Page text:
India: Standing up to Narendra ModiBy Mocking Indian May 13, 2014 11:51AM UTC
The controversial Narendra Modi looks like a shoo-in to become India’s next prime minister, but he won’t get it all his own way
The latest exits polls in India predict a Bharatiya Janata Party (BJP) victory. Many harbor misgivings about emergence of a “fascist” Narendra Modi. I have reason to believe it will not be easy for BJP’s PM candidate to turn into the “dictator” that some fear. Though Modi managed to subdue the usually belligerent Arnab Goswami on TV recently, it will not be such a cakewalk always.
The Arnab interview was a disappointment, no doubt. The earlier interaction with Rahul Gandhi too was unexciting, for which the blame lies with the interviewee. There is so much even Arnab can do to enliven a dull conversation. Even a Salman Khan-film can flop if the script and direction are not up to scratch. With Modi, the eye contact was feeble.
At least a couple of times, Arnab referred to his notes on being counter-queried by Modi. That is not the usual Arnab, who otherwise revels in aggressive gesticulations, papers and notes in hand, accompanied by shrill barbs and garbled decibels all round, also good for ratings. With Modi, not once did Arnab utter his signature phrase, “The nation wants to know.”
I was disappointed, but I do feel there are those who will be more than willing to take on Modi, unlike Arnab, and are not going to let him get away so easily.
This is important for Indian democracy. I believe Priyanka Gandhi Vadra, for one, is going to become a factor against Modi.
Though her campaign and impact has been late and limited this summer, it is unlikely to be so in future. The clamor for a larger role for Priyanka will rise, given declining political fortunes of her family that naturally extends to Congress party. Her speeches are good, sharp, interactive, funny, cheesy, unpredictable and spontaneous, unlike her brother who can be consistently distant, abstract, self-conscious, obsolete and boring.
Not a very happy situation when politicians in India need to be consummate entertainers to appeal to huge crowds braving raging summer temperatures. There are signs of a street-fighter in Priyanka. She is a good communicator. These are crucial attributes when Parliamentary elections are being fought Presidential style. There is an innate charisma, probably inherited from her grandmother or god-given, that is difficult to exactly define, but again very important.
Priyanka, of course, will have to set her own house in order before taking the full political plunge. For one, she will need to rein her husband Robert Vadra from making asinine comments, prove some of his real estate dealings are above board and ensure he strictly sticks to playing golf and riding bikes. She also has to convince her brother to be a little less abstract and more specific in his speeches. Priyanka will be playing a bigger political role, no doubt.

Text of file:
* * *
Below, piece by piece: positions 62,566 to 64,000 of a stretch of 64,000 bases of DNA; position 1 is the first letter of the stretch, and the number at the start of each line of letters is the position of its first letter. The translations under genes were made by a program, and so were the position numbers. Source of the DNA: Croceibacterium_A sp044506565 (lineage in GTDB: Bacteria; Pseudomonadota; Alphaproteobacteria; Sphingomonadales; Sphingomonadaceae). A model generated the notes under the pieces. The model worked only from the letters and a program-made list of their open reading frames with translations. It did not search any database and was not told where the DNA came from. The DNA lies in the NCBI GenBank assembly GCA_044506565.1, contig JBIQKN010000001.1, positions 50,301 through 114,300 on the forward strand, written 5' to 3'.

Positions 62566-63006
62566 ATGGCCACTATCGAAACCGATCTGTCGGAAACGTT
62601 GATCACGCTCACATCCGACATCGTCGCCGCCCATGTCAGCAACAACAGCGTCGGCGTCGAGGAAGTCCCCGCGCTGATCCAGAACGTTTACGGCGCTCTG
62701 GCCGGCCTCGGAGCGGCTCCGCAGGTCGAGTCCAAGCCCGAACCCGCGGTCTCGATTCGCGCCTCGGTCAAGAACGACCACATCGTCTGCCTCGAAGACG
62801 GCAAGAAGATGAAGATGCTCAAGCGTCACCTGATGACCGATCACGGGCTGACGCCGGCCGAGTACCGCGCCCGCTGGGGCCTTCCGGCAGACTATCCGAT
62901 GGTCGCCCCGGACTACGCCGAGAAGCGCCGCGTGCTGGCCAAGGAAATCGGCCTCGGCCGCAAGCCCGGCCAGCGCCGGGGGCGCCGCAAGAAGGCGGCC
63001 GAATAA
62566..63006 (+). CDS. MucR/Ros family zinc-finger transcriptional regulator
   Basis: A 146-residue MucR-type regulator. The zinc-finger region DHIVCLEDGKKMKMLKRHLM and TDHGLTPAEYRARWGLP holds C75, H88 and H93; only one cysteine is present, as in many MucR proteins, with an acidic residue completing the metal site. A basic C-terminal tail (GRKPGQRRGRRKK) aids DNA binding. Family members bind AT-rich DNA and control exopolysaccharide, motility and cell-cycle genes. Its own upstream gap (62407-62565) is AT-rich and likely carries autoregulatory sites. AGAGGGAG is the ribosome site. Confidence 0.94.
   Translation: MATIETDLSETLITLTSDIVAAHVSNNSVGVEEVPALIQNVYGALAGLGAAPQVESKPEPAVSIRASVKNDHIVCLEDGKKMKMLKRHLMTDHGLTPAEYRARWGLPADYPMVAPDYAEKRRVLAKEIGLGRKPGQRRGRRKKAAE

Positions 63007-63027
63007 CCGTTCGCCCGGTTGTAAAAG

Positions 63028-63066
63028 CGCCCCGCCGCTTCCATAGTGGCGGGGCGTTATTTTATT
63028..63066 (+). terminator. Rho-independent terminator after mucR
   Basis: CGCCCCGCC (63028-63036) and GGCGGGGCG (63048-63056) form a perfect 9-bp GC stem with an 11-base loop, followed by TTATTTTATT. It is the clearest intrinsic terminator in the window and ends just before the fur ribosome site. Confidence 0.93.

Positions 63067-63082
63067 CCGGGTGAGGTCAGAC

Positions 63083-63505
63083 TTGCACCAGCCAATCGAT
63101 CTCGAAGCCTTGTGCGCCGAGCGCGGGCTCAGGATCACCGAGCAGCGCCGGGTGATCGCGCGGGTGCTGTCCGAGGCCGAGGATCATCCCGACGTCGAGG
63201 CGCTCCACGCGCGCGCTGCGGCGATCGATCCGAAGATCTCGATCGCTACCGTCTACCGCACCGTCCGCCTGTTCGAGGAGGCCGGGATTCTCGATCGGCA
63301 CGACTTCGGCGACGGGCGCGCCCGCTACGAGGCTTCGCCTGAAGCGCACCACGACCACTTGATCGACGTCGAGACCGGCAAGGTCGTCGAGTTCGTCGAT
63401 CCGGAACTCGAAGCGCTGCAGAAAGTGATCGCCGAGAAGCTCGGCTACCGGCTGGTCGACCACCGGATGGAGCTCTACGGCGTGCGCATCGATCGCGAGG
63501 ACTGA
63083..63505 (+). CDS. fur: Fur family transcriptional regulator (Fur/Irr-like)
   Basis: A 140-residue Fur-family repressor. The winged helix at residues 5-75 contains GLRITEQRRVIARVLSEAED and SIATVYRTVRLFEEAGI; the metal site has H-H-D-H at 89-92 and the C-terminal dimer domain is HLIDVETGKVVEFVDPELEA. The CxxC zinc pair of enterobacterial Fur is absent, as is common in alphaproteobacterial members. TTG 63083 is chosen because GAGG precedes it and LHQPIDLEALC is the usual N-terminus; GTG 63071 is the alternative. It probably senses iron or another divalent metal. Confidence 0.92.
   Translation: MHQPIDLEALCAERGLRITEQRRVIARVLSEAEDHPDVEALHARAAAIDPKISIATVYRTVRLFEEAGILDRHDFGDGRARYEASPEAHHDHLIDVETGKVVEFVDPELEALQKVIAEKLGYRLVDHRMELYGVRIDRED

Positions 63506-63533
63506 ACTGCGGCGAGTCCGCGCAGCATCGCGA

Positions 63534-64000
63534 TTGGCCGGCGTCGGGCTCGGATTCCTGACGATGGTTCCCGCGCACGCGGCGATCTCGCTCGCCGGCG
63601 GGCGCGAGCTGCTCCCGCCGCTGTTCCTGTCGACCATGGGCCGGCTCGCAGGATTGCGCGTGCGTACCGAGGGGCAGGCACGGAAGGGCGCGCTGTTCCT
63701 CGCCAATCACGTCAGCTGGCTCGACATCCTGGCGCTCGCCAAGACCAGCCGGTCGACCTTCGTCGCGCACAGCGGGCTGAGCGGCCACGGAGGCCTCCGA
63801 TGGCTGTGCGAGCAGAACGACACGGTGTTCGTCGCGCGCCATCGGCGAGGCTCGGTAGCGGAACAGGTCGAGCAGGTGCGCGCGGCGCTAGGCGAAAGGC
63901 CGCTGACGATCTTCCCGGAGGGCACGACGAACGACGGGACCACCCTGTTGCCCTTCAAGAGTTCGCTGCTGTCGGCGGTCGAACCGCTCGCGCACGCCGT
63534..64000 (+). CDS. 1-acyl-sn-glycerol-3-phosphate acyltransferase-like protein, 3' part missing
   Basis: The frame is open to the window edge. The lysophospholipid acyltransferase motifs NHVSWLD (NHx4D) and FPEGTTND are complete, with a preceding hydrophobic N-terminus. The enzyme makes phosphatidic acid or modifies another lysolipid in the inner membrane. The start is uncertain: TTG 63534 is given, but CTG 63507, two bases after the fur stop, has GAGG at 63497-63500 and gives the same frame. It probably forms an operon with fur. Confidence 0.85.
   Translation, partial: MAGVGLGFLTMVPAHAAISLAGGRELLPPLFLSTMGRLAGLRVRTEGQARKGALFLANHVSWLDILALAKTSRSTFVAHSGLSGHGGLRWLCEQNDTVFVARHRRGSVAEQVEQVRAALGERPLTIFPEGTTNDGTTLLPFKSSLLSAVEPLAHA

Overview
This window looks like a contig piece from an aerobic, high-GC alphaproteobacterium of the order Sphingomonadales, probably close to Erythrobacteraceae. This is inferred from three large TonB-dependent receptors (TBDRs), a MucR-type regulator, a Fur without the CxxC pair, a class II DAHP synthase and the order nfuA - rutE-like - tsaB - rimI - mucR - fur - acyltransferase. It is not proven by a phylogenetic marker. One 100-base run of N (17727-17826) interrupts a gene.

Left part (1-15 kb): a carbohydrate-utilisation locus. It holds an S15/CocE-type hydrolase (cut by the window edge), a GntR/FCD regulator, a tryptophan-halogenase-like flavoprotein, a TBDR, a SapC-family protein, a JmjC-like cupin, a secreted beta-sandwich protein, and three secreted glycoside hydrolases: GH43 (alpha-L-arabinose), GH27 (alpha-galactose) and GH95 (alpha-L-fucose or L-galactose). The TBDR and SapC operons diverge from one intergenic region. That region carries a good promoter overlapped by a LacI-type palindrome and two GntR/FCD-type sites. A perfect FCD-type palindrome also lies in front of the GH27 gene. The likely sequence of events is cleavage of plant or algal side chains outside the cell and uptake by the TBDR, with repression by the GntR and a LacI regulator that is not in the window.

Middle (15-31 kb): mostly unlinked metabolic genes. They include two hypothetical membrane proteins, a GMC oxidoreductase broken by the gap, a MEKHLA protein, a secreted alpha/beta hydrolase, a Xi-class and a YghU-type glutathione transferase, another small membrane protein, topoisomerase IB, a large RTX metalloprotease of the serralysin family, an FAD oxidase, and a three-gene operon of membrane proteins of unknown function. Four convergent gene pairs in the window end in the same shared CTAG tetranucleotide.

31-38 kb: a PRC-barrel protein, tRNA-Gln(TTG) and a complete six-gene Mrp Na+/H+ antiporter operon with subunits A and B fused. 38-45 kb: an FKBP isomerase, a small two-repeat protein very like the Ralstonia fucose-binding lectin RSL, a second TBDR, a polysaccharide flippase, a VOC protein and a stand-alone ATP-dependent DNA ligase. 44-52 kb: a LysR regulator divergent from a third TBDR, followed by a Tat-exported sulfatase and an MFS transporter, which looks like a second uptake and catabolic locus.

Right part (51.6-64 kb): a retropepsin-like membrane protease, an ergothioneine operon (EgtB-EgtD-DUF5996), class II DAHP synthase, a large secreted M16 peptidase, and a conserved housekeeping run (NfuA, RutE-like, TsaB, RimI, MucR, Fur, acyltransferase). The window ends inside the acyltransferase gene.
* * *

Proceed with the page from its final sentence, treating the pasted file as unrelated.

Modi should watch out. Another person who can take on Modi, unlike Arnab, is Aam Aadmi Party (AAP) leader Arvind Kejriwal who will probably pay the price of being politically impatient in this year’s general elections. There is one trait about the physically slight Kejriwal that, however, cannot be doubted – he knows no fear. This attribute again is very important to stand up to Modi.
The existence of BJP, Congress and AAP as counterchecks to each other is healthy given their pan-Indian influence.
Due to rising clout of urban middle class votes and city-based populations, these political outfits will need to evolve broad agenda-centered good governance, economic growth, equity, efficient infrastructure, employment generation, health, education, judicial and police reforms and sound welfare schemes for poor.
This could also mean the sidelining of regional outfits that play up caste and religion to win votes, at the national level at least. No talk of Indian politics will be complete without mentioning the three divas, Mayawati, Mamata and Jayalalithaa – all ruthless, acerbic, ambitious, and publicity hungry. Each is quite capable of messing around with Modi.
These ladies will be very different from the women the BJP leader has dealt with so far – a wife who has chosen to remain quiet and faceless and a mother who travels in an auto rickshaw. The three divas will demand much more, arrive in helicopters and are capable of making Modi’s life quite miserable, if they so wish.
Indian democracy is only headed for better times ahead, if you ask me.